In a game of tanks, dropships, battlemech style walkers and giant alien craft that spit plasma, these are exactly what they look like: cars with a gun strapped to the back and a few extra metal plates screwed on the side. As such, they aren't going to be immensely resilient to enemy fire, especially as they have no countermeasures and so can pretty much be shot at from anywhere on the board.
They do have a few advantages though. Firstly, they are a cheap way of getting some more AA fire into the army - they can even focus their fire to potentially damage larger target. Secondly, they can enter play from the Breaching Drill I painted last week, and so can pop up behind enemy lines to harass weak points. Finally, they are scouts, which means they can provide line of sight for indirect fire weapons and allow command cards to affect units some distance from my commander.
In terms of painting they were fiddly buggers to do. Not only are they small and difficult to handle without rubbing paint off, but there are loads of tiny details. The sculpting of DZC miniatures is excellent, but Dave Lewis (the game designer) has such attention to detail that even bits that will never get seen are detailed and demand to be painted properly.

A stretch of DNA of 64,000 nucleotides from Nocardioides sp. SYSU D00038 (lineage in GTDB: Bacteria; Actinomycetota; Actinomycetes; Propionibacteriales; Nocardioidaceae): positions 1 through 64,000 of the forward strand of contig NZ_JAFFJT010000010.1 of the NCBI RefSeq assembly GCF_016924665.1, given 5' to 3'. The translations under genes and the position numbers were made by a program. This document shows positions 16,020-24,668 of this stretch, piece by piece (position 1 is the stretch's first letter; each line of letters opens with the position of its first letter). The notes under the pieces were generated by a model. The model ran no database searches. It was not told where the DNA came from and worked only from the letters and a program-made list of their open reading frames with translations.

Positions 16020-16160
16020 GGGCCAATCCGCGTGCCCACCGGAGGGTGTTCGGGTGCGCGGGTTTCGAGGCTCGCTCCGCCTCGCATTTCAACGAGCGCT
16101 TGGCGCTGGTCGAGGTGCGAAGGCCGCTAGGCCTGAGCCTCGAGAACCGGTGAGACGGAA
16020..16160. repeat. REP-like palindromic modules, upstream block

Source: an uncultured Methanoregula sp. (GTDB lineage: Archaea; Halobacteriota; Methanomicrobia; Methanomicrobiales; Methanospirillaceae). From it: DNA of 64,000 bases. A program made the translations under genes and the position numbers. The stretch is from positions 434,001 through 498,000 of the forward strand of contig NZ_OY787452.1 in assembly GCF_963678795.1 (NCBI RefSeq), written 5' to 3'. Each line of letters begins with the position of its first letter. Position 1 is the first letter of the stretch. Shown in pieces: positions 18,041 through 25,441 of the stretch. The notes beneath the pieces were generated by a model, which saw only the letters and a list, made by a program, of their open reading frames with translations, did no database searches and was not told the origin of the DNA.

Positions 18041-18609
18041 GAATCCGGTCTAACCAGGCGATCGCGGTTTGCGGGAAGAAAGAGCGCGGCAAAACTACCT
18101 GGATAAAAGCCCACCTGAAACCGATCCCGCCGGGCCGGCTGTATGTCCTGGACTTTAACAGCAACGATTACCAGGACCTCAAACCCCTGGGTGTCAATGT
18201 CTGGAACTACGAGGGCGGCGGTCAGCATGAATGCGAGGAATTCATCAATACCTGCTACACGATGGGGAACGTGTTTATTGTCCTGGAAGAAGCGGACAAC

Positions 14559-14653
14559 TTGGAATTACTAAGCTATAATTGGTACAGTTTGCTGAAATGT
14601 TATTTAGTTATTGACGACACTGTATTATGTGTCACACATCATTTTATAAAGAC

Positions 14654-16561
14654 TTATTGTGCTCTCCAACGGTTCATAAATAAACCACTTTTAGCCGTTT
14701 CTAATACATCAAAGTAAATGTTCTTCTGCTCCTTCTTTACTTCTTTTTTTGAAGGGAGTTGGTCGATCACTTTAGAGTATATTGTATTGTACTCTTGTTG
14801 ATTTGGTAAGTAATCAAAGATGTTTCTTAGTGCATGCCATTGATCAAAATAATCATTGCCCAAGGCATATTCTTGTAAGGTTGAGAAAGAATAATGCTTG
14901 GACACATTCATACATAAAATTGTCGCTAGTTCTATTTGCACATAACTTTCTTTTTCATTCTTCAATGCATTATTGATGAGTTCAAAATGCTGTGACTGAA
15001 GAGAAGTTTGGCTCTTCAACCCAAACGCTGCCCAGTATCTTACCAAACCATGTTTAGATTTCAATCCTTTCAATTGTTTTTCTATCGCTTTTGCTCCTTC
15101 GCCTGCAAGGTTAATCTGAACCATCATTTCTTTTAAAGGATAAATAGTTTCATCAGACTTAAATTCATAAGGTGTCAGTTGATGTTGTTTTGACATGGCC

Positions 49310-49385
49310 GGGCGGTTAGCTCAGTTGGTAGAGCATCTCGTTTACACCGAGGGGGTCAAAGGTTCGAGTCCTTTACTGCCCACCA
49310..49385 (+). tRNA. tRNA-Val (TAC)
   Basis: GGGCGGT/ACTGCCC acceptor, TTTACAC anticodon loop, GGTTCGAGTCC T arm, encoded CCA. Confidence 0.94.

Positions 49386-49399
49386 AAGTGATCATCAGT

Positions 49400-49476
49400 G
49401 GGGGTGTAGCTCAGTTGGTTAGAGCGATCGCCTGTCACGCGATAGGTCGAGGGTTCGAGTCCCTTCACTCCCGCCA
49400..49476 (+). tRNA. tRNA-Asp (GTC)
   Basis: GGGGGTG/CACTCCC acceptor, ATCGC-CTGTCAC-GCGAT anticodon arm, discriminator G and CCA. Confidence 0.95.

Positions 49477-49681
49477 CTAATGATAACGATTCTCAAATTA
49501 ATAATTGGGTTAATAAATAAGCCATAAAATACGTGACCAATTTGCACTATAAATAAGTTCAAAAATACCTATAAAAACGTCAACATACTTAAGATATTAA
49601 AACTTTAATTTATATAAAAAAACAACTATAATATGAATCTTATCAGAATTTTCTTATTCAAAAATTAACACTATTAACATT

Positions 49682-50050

As with previous units, I've moved away from my main scheme to create a more ramshackle look to the unit. This has the added bonus of making it easier to work out which units have countermeasures and which don't.
Pete and I have now had three games using the new rules and we're thoroughly enjoying them. The game is much faster and frenetic, whereas it used to be laboriously tactical (although still fun).
Our game last night was a straight up kill fest and so it gave Pete a chance to break out his laser tanks (these are actually a thing) and, although the Gun Technicals weren't finished, for me to give my other new units a run out.
My Hellhogs were able to to complete a couple of attack runs, blowing up tanks and transports as they went. However, they were met head on by Pete's Archangel Interceptors which took down one of the Hogs before the first run was complete.
The Breaching Drill allowed my Freeriders to pop up behind Pete's lines and harass his tanks. Although they didn't kill a lot, they did draw a lot of fire away from the main lines and tenaciously clung on until the final turn.
The game ended in a narrow win to me, but if a couple of dice rolls on the last turn had gone differently, the result would have been reversed. It was close enough that we really had no idea who had won until we totalled up the kill points.
This would be a good week for the tallies if it weren't for the fact that Wargames Illustrated showed up with another free sprue of six plastic Crimean Russian infantry (God only knows what I'm going to do with them):